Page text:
23. #623
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    Quote Originally Posted by charmtrap View Post
    Fair point. That WoW/cartoony style with the goofy gnomes and the faint glow that everything gives off really makes it feel light fantasy-ish even though it isn't really. I mean, the very first scene is your dead body being dropped onto a pile of rotting corpses.
    That's basically what led to my question - I had this impression it was a light/cartoony style game, and was surprised to see the 'M' rating.

    It's sort of funny, in that I already bought it for myself, it just hasn't arrived yet, and I paid no attention to the rating until I found out it was my nephew's birthday next week. Anyway thanks for the tips, this is not what he's getting for a gift from us ;-)

  24. #624
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    Humm... I don't know. I think most childrens tales are very hardcore really.

    Cinderella is the tale of a prince kissing a dead women (necrophilia). Then theres other tale for a princess kissing a frog (zoophilia). Hamsel and Grettel is about two childrens facing the risk to be eaten by a witch ( canivalism ).

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    You forgot Pinocchio (pedophilia).

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    Quote Originally Posted by MattKeil View Post
    You may have time for this decent game, though. I really don't get why people are calling it awesome. Combat's great, but the rest of it is distinctly lacking. That said, I'm still playing 30 hours in, so it's not like I'd say it's a bad game. It's just...a game. And there's not much else to play right now.
    So far I agree with this and it is fulfilling its role in my life as "game I play while I wait for Mass Effect 3".

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    Quote Originally Posted by Brian Rubin View Post
    I think it's awesome. The world is just the right type of colorful for me, I'm loving the combat system, at least mostly focused on magic, and the quests are plentiful.
    I don't disagree with any of that, but the world is also empty and oddly constraining, the quests are practically identical to one another, and the story/conversation presentation is like playing an alpha version of Dragon Age. Why does it letterbox down to like half the screen for a conversation? Why don't the voices ever match the lips?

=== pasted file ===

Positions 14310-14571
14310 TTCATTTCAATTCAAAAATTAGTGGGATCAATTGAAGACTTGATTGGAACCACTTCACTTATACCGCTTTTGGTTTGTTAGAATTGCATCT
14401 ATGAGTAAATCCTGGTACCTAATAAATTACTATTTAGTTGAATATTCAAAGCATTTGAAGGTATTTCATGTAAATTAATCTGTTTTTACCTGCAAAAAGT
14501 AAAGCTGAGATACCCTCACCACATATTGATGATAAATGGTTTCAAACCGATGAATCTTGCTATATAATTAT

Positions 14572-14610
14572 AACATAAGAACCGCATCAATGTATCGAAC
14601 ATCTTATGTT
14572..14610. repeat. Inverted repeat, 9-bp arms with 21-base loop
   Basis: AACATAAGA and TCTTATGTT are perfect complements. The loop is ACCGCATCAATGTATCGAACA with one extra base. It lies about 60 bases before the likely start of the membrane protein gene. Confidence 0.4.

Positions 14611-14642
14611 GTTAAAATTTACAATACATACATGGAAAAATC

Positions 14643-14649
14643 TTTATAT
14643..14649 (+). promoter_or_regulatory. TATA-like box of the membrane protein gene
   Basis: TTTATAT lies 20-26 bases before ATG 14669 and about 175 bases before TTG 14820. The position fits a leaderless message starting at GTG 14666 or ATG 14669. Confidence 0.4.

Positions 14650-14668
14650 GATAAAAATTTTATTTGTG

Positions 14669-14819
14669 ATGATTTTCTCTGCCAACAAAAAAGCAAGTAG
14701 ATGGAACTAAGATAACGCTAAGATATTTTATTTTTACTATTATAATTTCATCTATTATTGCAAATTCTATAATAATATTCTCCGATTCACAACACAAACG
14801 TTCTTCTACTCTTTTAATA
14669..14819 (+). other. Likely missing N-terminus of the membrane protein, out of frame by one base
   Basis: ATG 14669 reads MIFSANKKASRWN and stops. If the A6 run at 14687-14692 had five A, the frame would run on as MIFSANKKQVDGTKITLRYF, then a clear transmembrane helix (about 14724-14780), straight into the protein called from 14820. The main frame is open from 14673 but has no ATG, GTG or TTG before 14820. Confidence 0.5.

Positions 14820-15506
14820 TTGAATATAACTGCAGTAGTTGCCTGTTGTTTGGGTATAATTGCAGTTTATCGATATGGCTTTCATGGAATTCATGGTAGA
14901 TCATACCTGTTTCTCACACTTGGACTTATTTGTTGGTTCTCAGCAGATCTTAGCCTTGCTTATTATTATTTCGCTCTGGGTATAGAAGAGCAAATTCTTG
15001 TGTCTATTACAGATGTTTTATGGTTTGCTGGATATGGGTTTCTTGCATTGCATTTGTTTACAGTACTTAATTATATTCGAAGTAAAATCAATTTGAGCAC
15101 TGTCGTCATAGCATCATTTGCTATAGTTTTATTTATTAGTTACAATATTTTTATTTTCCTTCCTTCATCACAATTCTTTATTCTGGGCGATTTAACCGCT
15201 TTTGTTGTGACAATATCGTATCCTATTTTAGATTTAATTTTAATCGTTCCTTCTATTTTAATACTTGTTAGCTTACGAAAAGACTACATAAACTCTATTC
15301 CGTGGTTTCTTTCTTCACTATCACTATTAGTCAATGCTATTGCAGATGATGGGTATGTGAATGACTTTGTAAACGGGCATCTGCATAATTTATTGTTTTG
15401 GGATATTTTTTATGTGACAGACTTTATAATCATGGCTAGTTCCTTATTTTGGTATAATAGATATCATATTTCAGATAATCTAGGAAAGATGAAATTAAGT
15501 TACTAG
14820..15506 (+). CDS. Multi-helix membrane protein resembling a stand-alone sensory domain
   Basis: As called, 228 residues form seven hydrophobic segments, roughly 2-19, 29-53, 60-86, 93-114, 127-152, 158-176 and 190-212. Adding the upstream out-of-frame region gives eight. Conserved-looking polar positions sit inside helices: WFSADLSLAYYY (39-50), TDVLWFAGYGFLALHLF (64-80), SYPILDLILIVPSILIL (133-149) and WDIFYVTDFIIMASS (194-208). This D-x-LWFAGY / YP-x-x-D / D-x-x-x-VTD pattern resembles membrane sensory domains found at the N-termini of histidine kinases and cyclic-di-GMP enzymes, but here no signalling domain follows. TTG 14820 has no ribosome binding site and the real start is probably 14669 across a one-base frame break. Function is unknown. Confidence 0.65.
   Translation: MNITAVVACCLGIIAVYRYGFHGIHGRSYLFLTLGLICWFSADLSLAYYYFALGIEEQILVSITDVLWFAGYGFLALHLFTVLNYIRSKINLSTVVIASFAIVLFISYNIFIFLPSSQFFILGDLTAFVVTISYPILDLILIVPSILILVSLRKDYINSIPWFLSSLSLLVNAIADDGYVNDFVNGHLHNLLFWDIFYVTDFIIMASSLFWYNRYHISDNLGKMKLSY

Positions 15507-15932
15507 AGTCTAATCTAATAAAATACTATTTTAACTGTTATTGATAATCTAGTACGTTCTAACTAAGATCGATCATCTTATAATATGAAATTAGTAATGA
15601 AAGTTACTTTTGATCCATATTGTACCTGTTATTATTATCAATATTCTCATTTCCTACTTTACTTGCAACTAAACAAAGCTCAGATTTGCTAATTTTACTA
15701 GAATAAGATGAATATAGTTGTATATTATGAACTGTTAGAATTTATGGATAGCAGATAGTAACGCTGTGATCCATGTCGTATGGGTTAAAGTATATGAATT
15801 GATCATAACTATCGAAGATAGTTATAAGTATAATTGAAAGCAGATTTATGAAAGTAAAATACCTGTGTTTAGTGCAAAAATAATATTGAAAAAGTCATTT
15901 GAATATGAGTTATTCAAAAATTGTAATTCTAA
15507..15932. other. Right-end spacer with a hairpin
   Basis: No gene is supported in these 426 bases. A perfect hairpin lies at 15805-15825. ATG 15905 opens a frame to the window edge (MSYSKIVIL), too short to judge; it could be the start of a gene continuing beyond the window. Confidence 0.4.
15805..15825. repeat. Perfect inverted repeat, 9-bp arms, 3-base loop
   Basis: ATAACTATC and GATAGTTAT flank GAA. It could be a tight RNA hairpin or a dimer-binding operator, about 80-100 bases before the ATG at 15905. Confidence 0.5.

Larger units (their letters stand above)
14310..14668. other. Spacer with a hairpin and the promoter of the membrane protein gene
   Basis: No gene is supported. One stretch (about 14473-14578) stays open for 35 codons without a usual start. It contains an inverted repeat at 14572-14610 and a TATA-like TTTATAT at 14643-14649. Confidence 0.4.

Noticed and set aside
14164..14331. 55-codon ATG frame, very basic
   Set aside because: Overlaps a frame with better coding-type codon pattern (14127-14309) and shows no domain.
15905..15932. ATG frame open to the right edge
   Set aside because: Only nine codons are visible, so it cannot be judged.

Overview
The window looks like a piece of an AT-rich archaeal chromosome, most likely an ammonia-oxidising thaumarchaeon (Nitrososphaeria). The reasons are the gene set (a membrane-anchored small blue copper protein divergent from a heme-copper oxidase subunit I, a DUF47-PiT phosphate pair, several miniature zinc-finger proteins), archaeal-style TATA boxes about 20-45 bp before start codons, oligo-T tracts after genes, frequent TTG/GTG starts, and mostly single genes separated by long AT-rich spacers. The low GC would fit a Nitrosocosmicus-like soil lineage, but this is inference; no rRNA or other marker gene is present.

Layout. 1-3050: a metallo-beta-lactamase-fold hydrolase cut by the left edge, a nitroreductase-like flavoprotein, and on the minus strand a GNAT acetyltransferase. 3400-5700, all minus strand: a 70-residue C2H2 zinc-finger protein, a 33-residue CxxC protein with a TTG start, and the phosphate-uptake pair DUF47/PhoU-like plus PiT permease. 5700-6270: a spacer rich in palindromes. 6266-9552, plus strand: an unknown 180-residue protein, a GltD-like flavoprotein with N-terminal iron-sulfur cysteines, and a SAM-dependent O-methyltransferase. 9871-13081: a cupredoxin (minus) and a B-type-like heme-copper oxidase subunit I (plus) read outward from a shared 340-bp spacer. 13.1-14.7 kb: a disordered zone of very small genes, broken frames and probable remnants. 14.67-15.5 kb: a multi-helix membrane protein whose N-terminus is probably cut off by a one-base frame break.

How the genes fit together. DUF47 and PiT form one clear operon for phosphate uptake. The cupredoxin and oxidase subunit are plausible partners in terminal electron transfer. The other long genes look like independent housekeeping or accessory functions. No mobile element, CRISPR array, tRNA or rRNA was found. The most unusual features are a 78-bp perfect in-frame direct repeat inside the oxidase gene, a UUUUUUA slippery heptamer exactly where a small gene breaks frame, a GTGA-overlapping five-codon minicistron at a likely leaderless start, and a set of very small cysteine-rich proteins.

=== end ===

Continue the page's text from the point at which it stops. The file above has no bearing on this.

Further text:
I'm not a huge fantasy guy anyway, but I rarely skip dialogue in games and in Amalur I hammer the X button during conversations like my life depends on it. I just don't care about the tinkly winkly pixie wixie elfy welfy crap they all spout. Additionally, although the "the world is dictated by storytelling but you're outside of fate so you can change stuff at will" thing is a great idea for a videogame due to the very nature of the player character in an RPG, so far the game doesn't reflect that at all in terms of what I'm playing. Sure, NPCs blather on about how "ONLY THE GODS CAN DO THAT OMG" but I just don't feel like what I'm playing is synching up very well with what I'm reading.

    On the whole, when it comes to open world action RPGing, I think Divinity II has this beat aside from the excellent combat.

    Quote Originally Posted by Ryan Markel View Post
    So far I agree with this and it is fulfilling its role in my life as "game I play while I wait for Mass Effect 3".
    Exactly.
    Last edited by MattKeil; 02-09-2012 at 11:03 AM.

  28. #628
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    Quote Originally Posted by Ryan Markel View Post
    So far I agree with this and it is fulfilling its role in my life as "game I play while I wait for Mass Effect 3".
    For the rest of us that means "work on your backlog instead."

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    Has anyone figured out how many potions it takes to fill 1 inventory slot? I've definitely seen it go up one slot when picking up a potion, but it doesn't happen every time.

    Also, do lockpicks take up slots?

  30. #630
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    Quote Originally Posted by flyinj View Post
    Has anyone figured out how many potions it takes to fill 1 inventory slot? I've definitely seen it go up one slot when picking up a potion, but it doesn't happen every time.
    I've only had 10 or so stacked at once, but I know that it distinguishes between items that you stole and items that you made or bought. Stolen items (look for the red hand) take up their own slot.

    Also, do lockpicks take up slots?
    I believe so.